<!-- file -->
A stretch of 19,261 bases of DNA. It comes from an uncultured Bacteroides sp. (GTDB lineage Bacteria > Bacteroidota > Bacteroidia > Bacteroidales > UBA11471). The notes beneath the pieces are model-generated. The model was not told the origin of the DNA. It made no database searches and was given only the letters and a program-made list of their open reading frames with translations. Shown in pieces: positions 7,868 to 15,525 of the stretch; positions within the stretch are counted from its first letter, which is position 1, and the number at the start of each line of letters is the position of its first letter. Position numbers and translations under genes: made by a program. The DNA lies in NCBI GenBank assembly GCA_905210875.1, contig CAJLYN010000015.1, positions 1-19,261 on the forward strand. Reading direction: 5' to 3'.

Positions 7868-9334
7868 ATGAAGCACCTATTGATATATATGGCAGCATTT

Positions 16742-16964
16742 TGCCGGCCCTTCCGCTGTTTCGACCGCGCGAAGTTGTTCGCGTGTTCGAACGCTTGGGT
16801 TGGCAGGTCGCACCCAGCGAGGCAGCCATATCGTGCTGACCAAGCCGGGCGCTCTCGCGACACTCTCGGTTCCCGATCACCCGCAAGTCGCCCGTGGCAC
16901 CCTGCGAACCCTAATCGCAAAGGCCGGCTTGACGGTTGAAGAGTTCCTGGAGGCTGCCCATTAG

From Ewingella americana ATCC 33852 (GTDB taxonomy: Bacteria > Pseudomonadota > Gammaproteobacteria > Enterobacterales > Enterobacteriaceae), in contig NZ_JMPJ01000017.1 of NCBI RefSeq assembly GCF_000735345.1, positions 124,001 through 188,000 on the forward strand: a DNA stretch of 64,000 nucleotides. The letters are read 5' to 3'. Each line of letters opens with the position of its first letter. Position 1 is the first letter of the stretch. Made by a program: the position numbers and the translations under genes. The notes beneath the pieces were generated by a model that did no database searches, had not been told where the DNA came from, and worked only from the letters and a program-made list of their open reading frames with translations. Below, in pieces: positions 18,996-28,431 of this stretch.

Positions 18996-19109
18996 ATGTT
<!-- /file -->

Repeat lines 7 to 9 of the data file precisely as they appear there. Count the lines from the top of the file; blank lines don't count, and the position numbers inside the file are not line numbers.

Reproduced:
16901 CCTGCGAACCCTAATCGCAAAGGCCGGCTTGACGGTTGAAGAGTTCCTGGAGGCTGCCCATTAG

From Ewingella americana ATCC 33852 (GTDB taxonomy: Bacteria > Pseudomonadota > Gammaproteobacteria > Enterobacterales > Enterobacteriaceae), in contig NZ_JMPJ01000017.1 of NCBI RefSeq assembly GCF_000735345.1, positions 124,001 through 188,000 on the forward strand: a DNA stretch of 64,000 nucleotides. The letters are read 5' to 3'. Each line of letters opens with the position of its first letter. Position 1 is the first letter of the stretch. Made by a program: the position numbers and the translations under genes. The notes beneath the pieces were generated by a model that did no database searches, had not been told where the DNA came from, and worked only from the letters and a program-made list of their open reading frames with translations. Below, in pieces: positions 18,996-28,431 of this stretch.

Positions 18996-19109